Intended for healthcare professionals

Research Article

Pregnancies in women with and without renal scarring after urinary infections in childhood.

British Medical Journal 1990; 300 doi: (Published 31 March 1990) Cite this as: British Medical Journal 1990;300:840
  1. J Martinell,
  2. U Jodal,
  3. G Lidin-Janson
  1. Department of Paediatrics, Gothenburg University, East Hospital, Sweden.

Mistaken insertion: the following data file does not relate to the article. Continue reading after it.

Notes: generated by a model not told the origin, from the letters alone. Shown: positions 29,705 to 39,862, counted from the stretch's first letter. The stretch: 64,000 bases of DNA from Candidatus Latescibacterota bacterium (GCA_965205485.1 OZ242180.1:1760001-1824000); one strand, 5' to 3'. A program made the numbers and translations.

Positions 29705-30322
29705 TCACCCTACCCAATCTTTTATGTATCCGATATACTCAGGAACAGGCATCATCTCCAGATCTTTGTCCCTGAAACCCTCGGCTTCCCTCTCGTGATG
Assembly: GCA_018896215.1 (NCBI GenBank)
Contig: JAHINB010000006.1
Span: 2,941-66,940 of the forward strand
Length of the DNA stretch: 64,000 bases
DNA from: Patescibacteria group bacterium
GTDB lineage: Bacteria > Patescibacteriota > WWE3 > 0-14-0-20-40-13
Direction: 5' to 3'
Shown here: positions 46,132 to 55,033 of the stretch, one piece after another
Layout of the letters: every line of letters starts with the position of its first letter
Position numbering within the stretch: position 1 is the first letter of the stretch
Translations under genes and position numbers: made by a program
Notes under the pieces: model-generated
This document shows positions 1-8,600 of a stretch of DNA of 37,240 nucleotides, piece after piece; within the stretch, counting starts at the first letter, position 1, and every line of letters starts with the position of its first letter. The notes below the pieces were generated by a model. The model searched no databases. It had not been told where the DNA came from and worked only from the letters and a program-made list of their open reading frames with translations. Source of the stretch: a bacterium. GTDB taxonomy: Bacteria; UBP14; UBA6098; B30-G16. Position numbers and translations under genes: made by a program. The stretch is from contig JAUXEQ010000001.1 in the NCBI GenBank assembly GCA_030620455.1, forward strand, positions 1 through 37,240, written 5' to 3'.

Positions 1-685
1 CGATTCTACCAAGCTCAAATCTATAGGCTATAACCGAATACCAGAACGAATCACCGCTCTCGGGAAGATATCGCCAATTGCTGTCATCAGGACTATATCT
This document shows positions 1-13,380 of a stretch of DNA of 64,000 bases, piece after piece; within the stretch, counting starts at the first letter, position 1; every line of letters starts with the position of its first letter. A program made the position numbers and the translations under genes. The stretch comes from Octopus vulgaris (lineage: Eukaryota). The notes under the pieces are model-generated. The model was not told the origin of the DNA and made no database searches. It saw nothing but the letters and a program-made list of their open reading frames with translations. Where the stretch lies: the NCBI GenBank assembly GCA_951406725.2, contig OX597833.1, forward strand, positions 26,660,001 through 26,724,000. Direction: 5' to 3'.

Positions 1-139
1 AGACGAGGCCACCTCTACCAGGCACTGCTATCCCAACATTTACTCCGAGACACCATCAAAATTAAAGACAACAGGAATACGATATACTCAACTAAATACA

OBJECTIVE--To compare the outcome of pregnancy in women with and without renal scarring after childhood urinary infections with that in unmatched controls. DESIGN--Retrospective study of pregnancies in women prospectively followed up from their first recognised urinary infection. SETTING--Tertiary referral centre in Gothenburg. SUBJECTS--111 Women attending an outpatient clinic for women with urinary infection during 1975-83, of whom 41 (65 pregnancies) were studied (19 women with renal scarring (32), 22 without scarring (33)), and 65 controls (65) randomly selected and matched for parity, age, smoking habits, and date of delivery. MAIN OUTCOME MEASURES--Urinary infections and complications in pregnancy. RESULTS--The incidence of bacteriuria during first pregnancies was significantly greater in women with (9, 47%) and without (6, 27%) renal scarring after childhood urinary infection than in controls (1, 2%) (p less than 0.001, 0.01 respectively). Symptomatic infections were seen only among women with a history of urinary infection: four women with renal scarring (three of whom had vesicoureteric reflux) developed pyelonephritis and three cystitis, and one woman without scarring developed pyelonephritis. Mean blood pressure was higher among women with severe renal scarring than controls (4/11 v 3/44; p less than 0.05) before and during pregnancy. There was no significant difference in the incidence of pre-eclampsia, operative delivery, prematurity, or birth weight. CONCLUSIONS--Women with a history of previous urinary infections had a high incidence of bacteriuria during pregnancy, and those with renal scarring and persistent reflux were prone to develop acute pyelonephritis. The risk of serious complications in pregnancy, however, was not increased in women with severe renal scarring, possibly owing to their continuous clinical supervision.